Santhini Govindan finds creative satisfaction in writing stories for children
For Santhini Govindan writing is a passion Photo: Satish H
LONG BEFORE J.K. Rowling waved a wand and made children's fiction a lip-smackingly lucrative proposition; Santhini Govindan was weaving stories for the little tykes. Santhini started writing stories when she ran out of stories to tell her children. Santhini is from Kerala, studied in Chennai and is now based in Mumbai teaching creative writing to undergrads in K.C. College - the lady sure has been around!
Talking about her tryst with children's fiction, Santhini said, "I was lucky that my first story, A tale of Tuffy Turtle, won a prize in the National Competition for Writers of Children's Books held by the Children's Book Trust."
Now with over 20 books to her credit in every genre from "fantasy to adventure except science fiction," Santhini is lending her expertise to the US based Highlights for Children. "Highlights in association with Lotus Learning believes in fun with a purpose."
When Highlights needed an Indian to help choose material relevant to India, Indian writers were invited to send in their work. In 2001, Santhini was the first to be selected to attend the Highlights Creative workshop for Writers and Illustrators in New York.
Describing the week-long workshop as "intense and great fun," Santhini commented she got invaluable help and tips at the workshop. Santhini writes for the international edition of Highlights magazine apart from conducting workshops in the country spreading awareness about Highlights programmes for children, which puts a new spin on learning - she was in town for a workshop.
"Children are under pressure right from kindergarten. Highlights aims to kindle curiosity with educational toys. It is a holistic programme that ensures that children will not think of learning as a burden."
Santhini endorses Howard Gardiner's theory of multiple intelligences. "There are different kinds of intelligences - quite simply different strokes for different folks. A child may not excel in conventional skills like, say, science or math but might have a gift in other areas. The theory of multiple intelligences recognises these aptitudes."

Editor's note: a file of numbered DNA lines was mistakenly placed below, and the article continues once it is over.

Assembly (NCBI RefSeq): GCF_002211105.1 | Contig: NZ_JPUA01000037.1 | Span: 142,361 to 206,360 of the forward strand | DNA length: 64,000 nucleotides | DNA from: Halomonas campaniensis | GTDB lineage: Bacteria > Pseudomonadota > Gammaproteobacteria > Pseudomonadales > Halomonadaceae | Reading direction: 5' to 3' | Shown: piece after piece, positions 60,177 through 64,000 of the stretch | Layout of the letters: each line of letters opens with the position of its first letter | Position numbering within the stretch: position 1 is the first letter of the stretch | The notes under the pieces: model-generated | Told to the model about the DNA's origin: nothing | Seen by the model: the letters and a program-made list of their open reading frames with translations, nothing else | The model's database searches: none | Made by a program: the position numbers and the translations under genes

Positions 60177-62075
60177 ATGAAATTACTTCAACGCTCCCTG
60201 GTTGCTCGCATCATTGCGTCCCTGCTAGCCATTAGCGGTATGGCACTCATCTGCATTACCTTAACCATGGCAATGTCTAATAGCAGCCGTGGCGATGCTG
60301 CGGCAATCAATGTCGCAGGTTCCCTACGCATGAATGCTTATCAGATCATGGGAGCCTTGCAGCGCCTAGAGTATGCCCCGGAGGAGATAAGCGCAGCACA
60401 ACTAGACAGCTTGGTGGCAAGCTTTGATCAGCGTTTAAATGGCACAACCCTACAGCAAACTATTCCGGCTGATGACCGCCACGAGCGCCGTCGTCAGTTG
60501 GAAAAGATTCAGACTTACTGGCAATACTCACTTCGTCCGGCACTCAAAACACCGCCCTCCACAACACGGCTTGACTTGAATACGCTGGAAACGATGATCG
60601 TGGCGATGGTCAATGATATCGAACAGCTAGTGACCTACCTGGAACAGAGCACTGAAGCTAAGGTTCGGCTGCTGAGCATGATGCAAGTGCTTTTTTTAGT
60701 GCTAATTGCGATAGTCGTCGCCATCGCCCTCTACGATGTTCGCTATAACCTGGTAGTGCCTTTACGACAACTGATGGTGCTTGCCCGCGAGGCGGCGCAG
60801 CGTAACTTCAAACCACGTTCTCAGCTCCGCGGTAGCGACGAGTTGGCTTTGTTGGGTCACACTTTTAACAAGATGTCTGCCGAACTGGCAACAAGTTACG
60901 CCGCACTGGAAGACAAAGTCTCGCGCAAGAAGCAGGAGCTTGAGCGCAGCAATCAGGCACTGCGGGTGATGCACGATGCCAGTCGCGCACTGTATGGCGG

Describing writing for Highlight as "fun," Santhini said, "It is an island of good, clean fun. Children are exposed to so much violence and sex in different media, I think it is good to create an unpolluted world for them." And what about the violence in Harry Potter with its uncomfortable echoes of xenophobia, dictators, torture and death? "Children instinctively know the violence in Harry Potter is in the realm of fantasy". They know it is not true, Santhini said.
Talking about Highlight's strong anti-violence stance, Santhini said, "I had to rewrite the Panchatantra story about the snake that ate up the crow's eggs as they objected to the snake eating the eggs. So I rewrote it with the snake smacking his lips as he went up and down the tree! I am sure snakes do not smack their lips but Highlights was okay with my reinterpretation!"
Santhini is of the opinion that "it is more difficult to write for children as they have a shorter attention span. Adults might persevere with a book even if it is boring hoping that it would get interesting later. With children, however, you have to capture their attention from the word go."
"Writing children's fiction has helped in other fields as it has taught me to simplify things."
While Santhini comments that we have "Rowling to thank for reviving interest in the printed word," she feels that "Harry Potter and Enid Blyton cater mainly to the urban audience. There is a vast market out there for children's fiction and there are many talented children's writers in India. They need to be encouraged as there are no opportunities."
"While unlike the West, there is not much money in children's fiction, there is a special joy in helping ignite the creative spark in a child's mind - after all they are the future."
So all of you who have a tale to tell, go ahead and do it, who knows it might be the springboard for the greatest thinkers and achievers of tomorrow.
HOWARD GARDINER, professor at the Harvard Graduate School of Education, believed that children have multiple intelligences each individual is born with a full range of different capacities and aptitudes. Each person is strong in certain skills and not so strong in others. Gardiner identified seven kinds of intelligences:
- Word smart: A way with words
- Number smart: Delights in digits
- Picture smart: An eye for form
- Body smart: Excels in sports
- Music smart: A ear for sound
- People smart: A friend of the world
- Self-smart: Go for it
- Ronald Dahl
- Winnie the Pooh
- Edward Lear
- Ruskin Bond
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